When completing a recruitment test, it’s important to be genuine and sincere, because your test will reflect your passion and interest. “The specialist test mainly tells me how bad you want this job and how much thought you put into it,” Christine said. “I can clearly tell the difference between a candidate who sends in one or two word answers on ill-formatted documents versus a candidate who will PDF their answers and have them be really well thought-out.”
“The specialist test mainly tells me how bad you want this job.”
So if you are thoughtful in your responses and conscientious about details such as formatting and editing, your specialist test will demonstrate not only that you’re a hard worker, but that you’re genuinely interested in the position.
Nailing the Interview
Let’s face it: job interviews will almost always be nerve-wracking. And going into an interview at a tech company as a non-tech person can be even scarier. So what can you expect, and what can you do to feel better prepared? “I always ask basic questions for non-technical candidates,” Christine assured. “I don’t want to make them feel bad by asking questions they wouldn’t know the answers to.”
While no interviewer (we hope) would ask a non-tech candidate about their knowledge of backend app development, you should come equipped with knowledge about the company and its functions so you can have an informed conversation. For example, in Fueled interviews, Christine often asks non-tech applicants what their favorite app is:
“There are some candidates who will only name a couple of basic social media apps with no substantial explanation about why they qualify as ‘favorites.’ To me, that’s super surface level. Whereas there are other candidates who will say, ‘OK, I really love Instagram and here’s why: I love the new stories feature, I love the analytics, I love the polling features, I love the stickers that move. They’re constantly re-innovating.’ And there, I can see how different and more compelling this person’s thought process was.”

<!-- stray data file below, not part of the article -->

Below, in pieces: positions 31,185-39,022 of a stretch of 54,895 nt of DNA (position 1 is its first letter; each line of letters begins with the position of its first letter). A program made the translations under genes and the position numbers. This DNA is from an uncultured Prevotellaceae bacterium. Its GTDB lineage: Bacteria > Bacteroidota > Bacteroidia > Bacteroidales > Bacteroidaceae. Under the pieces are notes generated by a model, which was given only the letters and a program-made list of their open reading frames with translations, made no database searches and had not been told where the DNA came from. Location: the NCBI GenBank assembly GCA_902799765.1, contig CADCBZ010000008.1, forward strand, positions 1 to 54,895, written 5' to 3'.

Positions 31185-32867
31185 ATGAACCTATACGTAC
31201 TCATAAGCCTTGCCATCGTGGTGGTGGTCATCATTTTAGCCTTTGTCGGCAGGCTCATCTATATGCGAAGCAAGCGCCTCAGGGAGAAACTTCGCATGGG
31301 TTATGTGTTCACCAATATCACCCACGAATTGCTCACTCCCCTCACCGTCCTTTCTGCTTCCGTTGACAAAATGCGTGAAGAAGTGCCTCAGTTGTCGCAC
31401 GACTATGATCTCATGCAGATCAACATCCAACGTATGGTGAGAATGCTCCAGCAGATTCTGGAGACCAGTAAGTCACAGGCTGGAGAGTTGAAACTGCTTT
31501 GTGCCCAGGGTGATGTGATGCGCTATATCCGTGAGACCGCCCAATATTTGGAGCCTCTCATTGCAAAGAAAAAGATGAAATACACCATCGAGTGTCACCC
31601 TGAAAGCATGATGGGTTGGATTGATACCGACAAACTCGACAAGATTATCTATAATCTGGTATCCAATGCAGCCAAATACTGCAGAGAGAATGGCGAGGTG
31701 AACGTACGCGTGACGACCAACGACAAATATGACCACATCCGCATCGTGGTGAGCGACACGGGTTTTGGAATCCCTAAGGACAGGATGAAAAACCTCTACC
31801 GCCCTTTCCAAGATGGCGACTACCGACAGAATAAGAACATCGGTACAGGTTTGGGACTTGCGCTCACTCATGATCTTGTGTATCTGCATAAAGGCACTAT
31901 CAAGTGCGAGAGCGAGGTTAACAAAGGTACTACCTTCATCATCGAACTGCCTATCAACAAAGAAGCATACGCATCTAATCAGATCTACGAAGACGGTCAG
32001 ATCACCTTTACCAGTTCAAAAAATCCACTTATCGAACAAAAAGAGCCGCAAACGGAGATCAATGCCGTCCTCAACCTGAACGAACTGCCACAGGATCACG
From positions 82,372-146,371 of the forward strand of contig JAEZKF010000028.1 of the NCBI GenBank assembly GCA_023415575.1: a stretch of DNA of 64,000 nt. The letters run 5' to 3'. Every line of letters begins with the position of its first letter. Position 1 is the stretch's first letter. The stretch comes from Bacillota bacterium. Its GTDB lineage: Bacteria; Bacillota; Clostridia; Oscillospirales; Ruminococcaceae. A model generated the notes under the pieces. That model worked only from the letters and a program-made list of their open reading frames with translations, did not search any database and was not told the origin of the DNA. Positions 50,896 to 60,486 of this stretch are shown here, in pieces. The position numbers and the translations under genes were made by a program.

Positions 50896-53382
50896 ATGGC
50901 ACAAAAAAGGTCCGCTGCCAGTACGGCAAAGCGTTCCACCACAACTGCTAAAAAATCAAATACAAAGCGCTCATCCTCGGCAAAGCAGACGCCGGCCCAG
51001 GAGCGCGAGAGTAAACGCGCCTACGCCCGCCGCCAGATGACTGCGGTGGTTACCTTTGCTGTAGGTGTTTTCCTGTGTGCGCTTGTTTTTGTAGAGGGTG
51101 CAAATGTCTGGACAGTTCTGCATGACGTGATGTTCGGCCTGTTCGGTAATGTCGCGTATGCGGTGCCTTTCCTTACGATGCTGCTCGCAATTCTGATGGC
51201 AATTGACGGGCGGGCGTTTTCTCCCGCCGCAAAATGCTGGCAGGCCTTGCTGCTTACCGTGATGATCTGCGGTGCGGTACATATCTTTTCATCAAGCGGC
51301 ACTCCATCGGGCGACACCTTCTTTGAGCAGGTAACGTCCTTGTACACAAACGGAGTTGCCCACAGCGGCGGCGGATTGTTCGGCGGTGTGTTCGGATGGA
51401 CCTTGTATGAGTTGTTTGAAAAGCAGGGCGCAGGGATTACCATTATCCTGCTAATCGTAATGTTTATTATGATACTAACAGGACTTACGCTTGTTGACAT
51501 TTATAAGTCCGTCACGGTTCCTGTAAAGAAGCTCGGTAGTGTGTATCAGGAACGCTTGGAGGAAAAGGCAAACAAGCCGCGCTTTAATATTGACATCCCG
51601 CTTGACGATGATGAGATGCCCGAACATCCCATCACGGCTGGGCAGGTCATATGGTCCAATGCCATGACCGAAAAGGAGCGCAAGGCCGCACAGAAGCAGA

So whether you’re addicted to tweeting GIFs, or heard this really great news story about AR on a podcast, come to the interview prepared to share a little about why a tech job appeals to you, no matter what level of knowledge you have about the industry.
“If you don’t have as much market expertise or technical expertise, what I expect is passion, fervor, hunger.”
There are tons of tech businesses out there, so as a non-tech hire, it’s a very good interview practice to clearly articulate why you seek a position at this particular company. Christine emphasized, “essentially, if you don’t have as much market expertise or technical expertise, what I expect is passion, fervor, hunger.”
Tips and General Guidelines for Job Seekers
There is no such thing as a perfect person, lest a perfect hire. But there are definitely basic things to avoid if you want to be considered for a position at a tech company, or any company for that matter. “We’ll have some candidates that are inconsiderate of our time,” Christine explained, which is something you should keep in mind when corresponding with a recruiter.
“Communication, validation, building trust...that’s really what I look for.”
Try to make sure you always respond to emails in a timely manner, be punctual for your interview, and express gratitude to the recruiter and interviewer for their time. Thank-you emails are a great, often-forgotten gesture, according to Christine. “I think there can be really sweet touches in follow-up correspondences that people naturally react to and are drawn to. Communication, validation, building trust...that’s really what I look for.”
It’s also important to be familiar with the personality and culture of the company you are applying to, and use that knowledge to clearly express why you would be a good fit there. For example, collaboration is a defining factor of our company culture here at Fueled. “We rely on collaboration and we believe in an open-source community. We believe in sharing ideas and being thought leaders amongst each other and learning from each other. So we’re always trying to check our non-tech applicants for good vibes,” explained Christine. While what classifies good and bad vibes is definitely subjective, keeping in mind that many tech recruiters are looking for a natural personality fit is essential. Be enthusiastic and well-educated about the culture and atmosphere of the tech company you’re applying to and you’ll definitely stand out.
After You Land that Tech Job
Making the leap into the tech world when you haven’t taken a single computer science class can be daunting, but it’s definitely rewarding. You’ll meet interesting people, learn a lot, and you may even start reading tech blogs. Don’t be afraid to build from the ground up, it takes continuous learning to grow and succeed in the tech world, even as a non-tech hire. So trust us, the destination is well worth the journey.